Aer Lingus talks on industrial action unlikely for days

Pilots plan to begin a strict work to rule from next Wednesday as union negotiators return to flying duties

Aer Lingus staff negotiators, who are also pilots, have returned to flying duties. Photograph: Dara Mac Dónaill

Talks that could avert industrial action at Aer Lingus next week cannot start for several days as union negotiators returned to their normal flying duties on Wednesday.

The Irish Airline Pilots’ Association (Ialpa), part of trade union Fórsa, notified Aer Lingus this week that members would start a strict work to rule from Wednesday June, 26th in their pursuit of a 24 per cent pay rise, creating possible disruption for passengers.

While both sides say they are willing to re-enter talks, the union’s negotiators were due to resume normal duties on Wednesday, and were expected to be occupied for several days.

This will limit the time the sides have to reach any sort of agreement that could halt a work to rule and any subsequent impact on holidaymakers, which could include delayed or cancelled flights.


Ialpa figures blame a shortage of pilots at the airline for this. Members sacrifice a day’s leave a-year so its officers can engage in talks with Aer Lingus, but officials say the shortage means its negotiators have to fly anyway.

The company firmly rejects this. Donal Moriarty, chief corporate affairs officer, noted this week that it had hired 180 pilots in the last 18 months, from 4,800 applicants. It also took on 18 cadets, coveted positions for which 6,000 people applied.

Aer Lingus wants the Workplace Relations Commission (WRC), part of the State’s system for resolving industrial disputes, to host talks.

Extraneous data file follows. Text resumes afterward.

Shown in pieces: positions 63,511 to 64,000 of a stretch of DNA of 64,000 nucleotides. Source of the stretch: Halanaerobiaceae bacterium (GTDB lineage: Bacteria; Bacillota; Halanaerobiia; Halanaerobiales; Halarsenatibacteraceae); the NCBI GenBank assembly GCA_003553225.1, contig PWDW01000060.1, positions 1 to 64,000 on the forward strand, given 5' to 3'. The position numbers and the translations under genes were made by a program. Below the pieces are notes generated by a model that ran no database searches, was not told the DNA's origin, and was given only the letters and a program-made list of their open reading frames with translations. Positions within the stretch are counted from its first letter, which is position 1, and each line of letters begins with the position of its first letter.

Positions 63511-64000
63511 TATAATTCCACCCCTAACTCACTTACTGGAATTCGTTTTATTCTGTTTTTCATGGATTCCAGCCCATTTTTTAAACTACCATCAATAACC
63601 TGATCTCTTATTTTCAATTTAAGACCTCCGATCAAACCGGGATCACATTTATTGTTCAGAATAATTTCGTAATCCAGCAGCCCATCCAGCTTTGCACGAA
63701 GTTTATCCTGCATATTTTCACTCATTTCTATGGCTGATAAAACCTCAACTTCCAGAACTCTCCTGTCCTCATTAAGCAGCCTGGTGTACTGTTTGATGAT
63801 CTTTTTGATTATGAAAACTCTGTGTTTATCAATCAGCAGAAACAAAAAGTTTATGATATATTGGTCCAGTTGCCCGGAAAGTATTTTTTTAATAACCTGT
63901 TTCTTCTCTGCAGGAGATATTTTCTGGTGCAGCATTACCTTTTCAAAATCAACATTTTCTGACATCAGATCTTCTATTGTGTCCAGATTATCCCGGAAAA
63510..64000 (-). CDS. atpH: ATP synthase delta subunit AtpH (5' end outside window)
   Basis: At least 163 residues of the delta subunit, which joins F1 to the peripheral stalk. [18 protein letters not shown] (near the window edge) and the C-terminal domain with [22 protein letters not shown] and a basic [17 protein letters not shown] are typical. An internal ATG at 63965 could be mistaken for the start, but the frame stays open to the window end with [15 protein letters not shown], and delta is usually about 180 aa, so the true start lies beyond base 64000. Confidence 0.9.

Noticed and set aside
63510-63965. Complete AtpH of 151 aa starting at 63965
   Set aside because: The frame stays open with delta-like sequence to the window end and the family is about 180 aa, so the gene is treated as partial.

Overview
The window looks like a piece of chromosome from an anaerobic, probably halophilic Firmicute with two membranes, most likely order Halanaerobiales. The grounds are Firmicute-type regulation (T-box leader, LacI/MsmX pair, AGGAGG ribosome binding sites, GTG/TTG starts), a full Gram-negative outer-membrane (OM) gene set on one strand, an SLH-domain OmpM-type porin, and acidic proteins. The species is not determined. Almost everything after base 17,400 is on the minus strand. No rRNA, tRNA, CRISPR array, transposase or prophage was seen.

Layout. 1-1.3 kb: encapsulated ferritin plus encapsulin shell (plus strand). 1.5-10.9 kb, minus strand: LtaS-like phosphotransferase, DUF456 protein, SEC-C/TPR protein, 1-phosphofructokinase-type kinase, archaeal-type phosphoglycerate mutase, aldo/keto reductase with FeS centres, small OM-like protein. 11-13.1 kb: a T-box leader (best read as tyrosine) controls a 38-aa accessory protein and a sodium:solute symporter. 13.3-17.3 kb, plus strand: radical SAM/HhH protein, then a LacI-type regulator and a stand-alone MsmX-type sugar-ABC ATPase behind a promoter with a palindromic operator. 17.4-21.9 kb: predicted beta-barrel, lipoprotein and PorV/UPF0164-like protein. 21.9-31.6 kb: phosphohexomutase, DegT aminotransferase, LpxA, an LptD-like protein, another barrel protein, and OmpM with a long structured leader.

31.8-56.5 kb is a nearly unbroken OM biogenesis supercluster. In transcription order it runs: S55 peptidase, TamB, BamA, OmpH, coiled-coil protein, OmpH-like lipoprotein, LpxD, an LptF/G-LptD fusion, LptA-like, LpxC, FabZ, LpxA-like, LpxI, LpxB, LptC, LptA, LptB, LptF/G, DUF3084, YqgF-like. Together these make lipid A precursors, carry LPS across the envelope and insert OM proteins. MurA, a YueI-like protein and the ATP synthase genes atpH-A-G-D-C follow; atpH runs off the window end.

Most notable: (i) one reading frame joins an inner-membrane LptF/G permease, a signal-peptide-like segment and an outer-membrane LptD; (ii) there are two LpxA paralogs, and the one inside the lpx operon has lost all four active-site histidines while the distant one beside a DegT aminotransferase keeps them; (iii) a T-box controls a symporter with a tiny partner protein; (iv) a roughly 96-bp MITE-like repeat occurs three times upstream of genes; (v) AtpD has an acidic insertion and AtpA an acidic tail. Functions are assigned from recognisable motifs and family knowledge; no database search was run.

Pilots are unwilling to involve the commission or any third party as their union maintains that such steps so far have only produced proposals that its executive and members have rejected.

Ialpa last month turned down a Labour Court recommendation that it accept 9.25 per cent pay rises while returning to the WRC to resolve several deadlocked issues. Negotiations at the commission had earlier failed to resolve the row.

Earlier this year, members voted against a company pay tribunal offer of 8.5 per cent, worth 12.25 per cent when the cost of extra flexibility on summer leave was included.

Ialpa is seeking a 23.88 per cent pay rise to compensate for cost of living rises. The company says this is untenable. It wants more productivity, including reductions in summer leave and some time off provisions before increasing any existing offer.

Observers warn that attitudes on both sides hardened over the last week. The Labour Court last month noted that the gap between the pair was “significant”.

Meanwhile, Aer Lingus has pledged to begin communicating with passengers in advance of next week’s planned work to rule which the union says will last indefinitely.

Ialpa’s notice also reserves pilots’ right to strike if the dispute escalates. Its president, captain Mark Tighe, warned this week that Aer Lingus management needed to change its position on pay to avoid this.

Barry O'Halloran

Barry O'Halloran

Barry O’Halloran covers energy, construction, insolvency, and gaming and betting, among other areas